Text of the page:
More, crucial flashes of green.

It takes me personally several weeks to design, write and sign off all the front and back labels, as there are so many. This is the batch for this year’s bottling and labelling. We’ve reverted to having vintage-specific back labels for most of the wines.

This is just some of the Sauvignon Blanc 2023. At least we have the space, just about.

Meanwhile, more green bottles in March. This time our sparkling Crémant 2020 which was disgorged after 24 months on the lees. More on this another time but it will be released at the same time as the 2023 dry whites and rosés.

Off with the crown cap just before the cork goes in.

The end of a long process, almost.

Neatly stacked and ready to go.

Down at the château, an unusual splash of green this month.

This most definitely does not qualify for Château DIY.

The scene yesterday morning. The scaffolding is up mainly for replacing the slate roof a little later, in the traditional manner, but we’re making the most of it for cleaning the joint as well.

Yesterday afternoon. The artisans certainly give the impression that they know what they’re doing, which is comforting.

Spraying the coat-of-arms above the front door, as you do.

Removing the all-important satellite dish, temporarily. The ‘parabol‘ expert appeared soon after and we’re back up and running.

It should look the business after all this.

Back to the green livery at the winery a couple of hundred metres away and, don’t worry rosé fans, it’s not just the white that was bottled.

The bottles for the rosé arrived just in time.

Stacks and stacks of clear bottles for rosé and it’s handy that we used most of them, if only so our farmhouse guests can get into their holiday home next week.

Like for the majority of the white, we prefer to bottle and label most of the rosé and box it up – as long as we have an idea of where it’s heading. That’s unlike most of the red wine which is just bottled here, then stored and labelled much later after some ageing.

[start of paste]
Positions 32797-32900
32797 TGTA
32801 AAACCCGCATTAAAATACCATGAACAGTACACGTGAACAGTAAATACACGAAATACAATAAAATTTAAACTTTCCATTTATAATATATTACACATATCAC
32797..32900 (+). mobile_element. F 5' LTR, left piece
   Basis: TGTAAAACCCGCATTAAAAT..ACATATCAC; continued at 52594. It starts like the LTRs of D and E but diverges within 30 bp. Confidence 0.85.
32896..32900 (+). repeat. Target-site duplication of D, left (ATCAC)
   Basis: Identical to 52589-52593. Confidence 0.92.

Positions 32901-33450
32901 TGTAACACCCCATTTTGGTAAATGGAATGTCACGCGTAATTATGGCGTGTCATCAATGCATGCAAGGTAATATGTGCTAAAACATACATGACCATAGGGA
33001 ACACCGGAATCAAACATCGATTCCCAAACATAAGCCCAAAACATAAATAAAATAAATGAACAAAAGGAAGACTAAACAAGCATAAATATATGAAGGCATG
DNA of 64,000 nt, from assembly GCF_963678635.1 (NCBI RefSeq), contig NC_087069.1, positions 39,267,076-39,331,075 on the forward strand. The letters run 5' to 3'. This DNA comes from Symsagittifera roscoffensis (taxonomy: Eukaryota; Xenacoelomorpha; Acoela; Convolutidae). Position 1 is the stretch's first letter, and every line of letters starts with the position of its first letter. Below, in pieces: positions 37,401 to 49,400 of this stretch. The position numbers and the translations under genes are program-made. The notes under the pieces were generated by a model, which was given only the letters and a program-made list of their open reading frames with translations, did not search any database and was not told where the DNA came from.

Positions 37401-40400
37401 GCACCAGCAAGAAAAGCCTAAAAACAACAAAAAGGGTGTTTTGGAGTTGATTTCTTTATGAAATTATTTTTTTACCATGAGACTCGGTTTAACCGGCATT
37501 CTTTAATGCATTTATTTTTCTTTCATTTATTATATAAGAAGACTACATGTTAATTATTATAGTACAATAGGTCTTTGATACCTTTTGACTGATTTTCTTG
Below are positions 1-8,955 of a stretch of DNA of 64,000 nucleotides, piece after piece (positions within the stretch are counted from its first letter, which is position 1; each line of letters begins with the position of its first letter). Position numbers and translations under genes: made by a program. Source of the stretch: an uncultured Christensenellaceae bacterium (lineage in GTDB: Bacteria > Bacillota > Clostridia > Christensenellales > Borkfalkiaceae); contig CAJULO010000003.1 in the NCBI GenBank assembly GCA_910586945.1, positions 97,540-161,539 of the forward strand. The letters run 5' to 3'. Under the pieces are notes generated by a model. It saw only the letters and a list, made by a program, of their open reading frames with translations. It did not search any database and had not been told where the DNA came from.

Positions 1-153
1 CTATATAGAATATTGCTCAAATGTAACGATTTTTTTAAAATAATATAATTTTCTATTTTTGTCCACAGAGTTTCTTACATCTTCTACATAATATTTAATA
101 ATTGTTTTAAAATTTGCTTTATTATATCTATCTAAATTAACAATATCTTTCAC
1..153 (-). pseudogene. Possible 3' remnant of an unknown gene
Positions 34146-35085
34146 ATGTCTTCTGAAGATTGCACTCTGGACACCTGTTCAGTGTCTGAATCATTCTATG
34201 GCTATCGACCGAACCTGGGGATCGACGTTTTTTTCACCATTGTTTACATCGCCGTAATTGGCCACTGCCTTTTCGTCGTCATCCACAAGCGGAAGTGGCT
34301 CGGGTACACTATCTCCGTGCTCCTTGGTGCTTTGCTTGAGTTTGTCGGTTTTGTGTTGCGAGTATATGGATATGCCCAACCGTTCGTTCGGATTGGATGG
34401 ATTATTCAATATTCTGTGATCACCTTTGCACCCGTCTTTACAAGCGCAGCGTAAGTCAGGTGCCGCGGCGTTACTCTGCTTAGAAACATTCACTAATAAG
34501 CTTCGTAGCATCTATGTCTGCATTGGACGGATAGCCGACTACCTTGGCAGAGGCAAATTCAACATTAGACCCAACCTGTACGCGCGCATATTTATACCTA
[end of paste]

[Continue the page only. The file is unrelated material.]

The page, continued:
It’s far better if you grab the bottles with proper gloves when using screw caps – if doing so at speed, not necessarily at home – so you don’t clunk or dent the metal in any way. Well, that’s my theory.

There’s quite a risk of ‘light strike’ with clear bottles which is another reason for boxing them up once labelled as soon as possible. We’re running some tests on this.

Nelly bringing the rosé into storage. With the vines all around, the wines definitely deserve the mention of ‘Mis en bouteille au Château’ on the back label. For better or worse.

Rosé in what we hope is short term storage here, although it’s quite safe, cool and dry if we don’t sell it all quickly.

The team, along with our Daniel and Nelly, did a great job. And now the bill… over €230,000 and counting for the bottling, bottles, labels, screwcaps, corks, cartons and all manner of stuff. Over a euro a bottle. Excluding the wine, that is, which all comes from our own grapes.

After a short rest, the first batches of the new wines are off. In Dom’s temperature controlled truck – handy when it was already 23˚C in late March.

And to Switzerland.

Back to the vineyard, and time for the goats to make themselves useful.

Onwards and upwards.